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The Express Tribune Editorial 10 September 2020

Dewatering and KCR revival

 

An adviser to the Sindh government has said that rainwater in most localities of Karachi has been removed and faults in the sewerage system repaired because now there are no gutter overflows. It does not matter whether bright sunshine has evaporated the rain and gutter water or it is due to untiring efforts of the government. He also emphatically announced, on Tuesday, that encroachments across the city would be removed indiscriminately as it was unauthorised structures on and around stormwater drains that choked them with garbage.
This statement recalls to mind the recent statements of KMC officials that they would ensure that removal of encroachments did not render people homeless. The pronouncement came after people protested fearing homelessness during the recent campaign to remove illegal structures. The action was stopped after residents of affected areas protested. Even where earlier encroachments have been removed, the damaged pavements have been left unrepaired. This and accumulation of garbage have harmed businesses and many shops have shifted to other places. This situation has been persisting for the past several years.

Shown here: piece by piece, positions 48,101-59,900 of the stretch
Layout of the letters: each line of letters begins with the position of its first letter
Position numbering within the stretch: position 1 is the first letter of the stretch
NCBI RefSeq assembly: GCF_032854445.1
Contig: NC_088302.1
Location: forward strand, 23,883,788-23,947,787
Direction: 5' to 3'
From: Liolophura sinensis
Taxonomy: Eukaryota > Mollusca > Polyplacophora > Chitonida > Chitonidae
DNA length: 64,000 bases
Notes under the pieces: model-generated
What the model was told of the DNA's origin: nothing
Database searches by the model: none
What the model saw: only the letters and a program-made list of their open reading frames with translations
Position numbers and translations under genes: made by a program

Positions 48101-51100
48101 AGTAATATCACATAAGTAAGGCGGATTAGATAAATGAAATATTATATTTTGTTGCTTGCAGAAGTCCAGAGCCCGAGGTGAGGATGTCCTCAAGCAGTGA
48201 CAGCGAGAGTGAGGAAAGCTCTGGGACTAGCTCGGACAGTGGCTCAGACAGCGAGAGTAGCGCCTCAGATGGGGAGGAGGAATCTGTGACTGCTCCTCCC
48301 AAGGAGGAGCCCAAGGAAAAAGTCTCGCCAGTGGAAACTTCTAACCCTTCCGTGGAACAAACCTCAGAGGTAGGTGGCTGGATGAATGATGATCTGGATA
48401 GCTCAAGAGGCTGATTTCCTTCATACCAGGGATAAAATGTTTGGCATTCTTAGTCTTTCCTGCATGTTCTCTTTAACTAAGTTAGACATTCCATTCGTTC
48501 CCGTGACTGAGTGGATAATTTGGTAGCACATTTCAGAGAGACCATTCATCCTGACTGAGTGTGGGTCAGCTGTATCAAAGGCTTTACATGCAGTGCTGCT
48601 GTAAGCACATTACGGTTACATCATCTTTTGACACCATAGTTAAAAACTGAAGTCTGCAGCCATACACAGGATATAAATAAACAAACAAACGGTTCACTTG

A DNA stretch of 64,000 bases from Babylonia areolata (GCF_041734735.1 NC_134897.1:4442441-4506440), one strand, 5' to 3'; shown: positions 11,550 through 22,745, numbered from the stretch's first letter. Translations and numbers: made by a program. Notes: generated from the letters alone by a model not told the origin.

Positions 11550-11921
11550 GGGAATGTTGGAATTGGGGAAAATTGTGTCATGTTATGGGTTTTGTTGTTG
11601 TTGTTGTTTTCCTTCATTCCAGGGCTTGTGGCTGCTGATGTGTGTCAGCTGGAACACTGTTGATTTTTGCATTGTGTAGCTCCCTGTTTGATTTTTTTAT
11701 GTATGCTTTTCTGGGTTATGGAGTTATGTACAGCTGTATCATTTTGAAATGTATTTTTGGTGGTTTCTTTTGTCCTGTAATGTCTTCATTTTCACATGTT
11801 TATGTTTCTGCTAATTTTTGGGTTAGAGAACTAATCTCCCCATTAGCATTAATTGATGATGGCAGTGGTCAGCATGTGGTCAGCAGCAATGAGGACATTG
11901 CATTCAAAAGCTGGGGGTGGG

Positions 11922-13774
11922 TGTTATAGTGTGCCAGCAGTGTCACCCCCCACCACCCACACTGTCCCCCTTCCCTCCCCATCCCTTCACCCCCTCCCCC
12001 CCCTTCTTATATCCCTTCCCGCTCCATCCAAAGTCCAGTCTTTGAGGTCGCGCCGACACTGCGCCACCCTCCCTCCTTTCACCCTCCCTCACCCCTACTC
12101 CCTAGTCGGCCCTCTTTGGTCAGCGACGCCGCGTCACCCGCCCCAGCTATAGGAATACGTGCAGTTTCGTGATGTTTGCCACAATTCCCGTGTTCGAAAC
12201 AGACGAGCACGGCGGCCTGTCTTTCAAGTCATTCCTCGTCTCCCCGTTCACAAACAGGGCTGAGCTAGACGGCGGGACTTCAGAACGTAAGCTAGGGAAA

The adviser has also talked about revival of the Karachi Circular Railway and criticised its inclusion in the Prime Minister’s Karachi Transformation Plan, insisting that since the restoration of KCR was part of CPEC, it cannot be included in the transformation plan. For the residents of Karachi and for visitors, the planned revival of KCR came as a ray of hope in a city where now public transport does not exist. However, the sad reality is that large tracts of railway lines have disappeared, and on KCR land, buildings have been constructed. It looks remotely possible to demolish such buildings especially when they come under jurisdictions of different organisations. One should buy the latest edition of gobbledygook dictionary to understand what politicians say.

 

 

Circular debt challenge

 

Circular debt remains the “biggest” of the seven challenges in Pakistan’s power sector, says a recent study conducted by Engro Energy Limited to identify problems in the power supply chain. Currently standing at Rs2.2 trillion, the circular debt is growing 60% annually and would be doubled by 2025, according to the study titled ‘Fixing Pakistan’s Power Sector’. It is no secret that low recovery of monthly bills and rampant power theft have given birth to the complicated circular debt which continues to grow at a rapid pace due to mismanagement and inefficiency, mainly on the part of the nine power distribution companies operating in the country. In addition to the permissible 16% line losses – which are recoverable from consumers through monthly bills – these distribution companies are incurring 12% losses on an average, including those due to theft.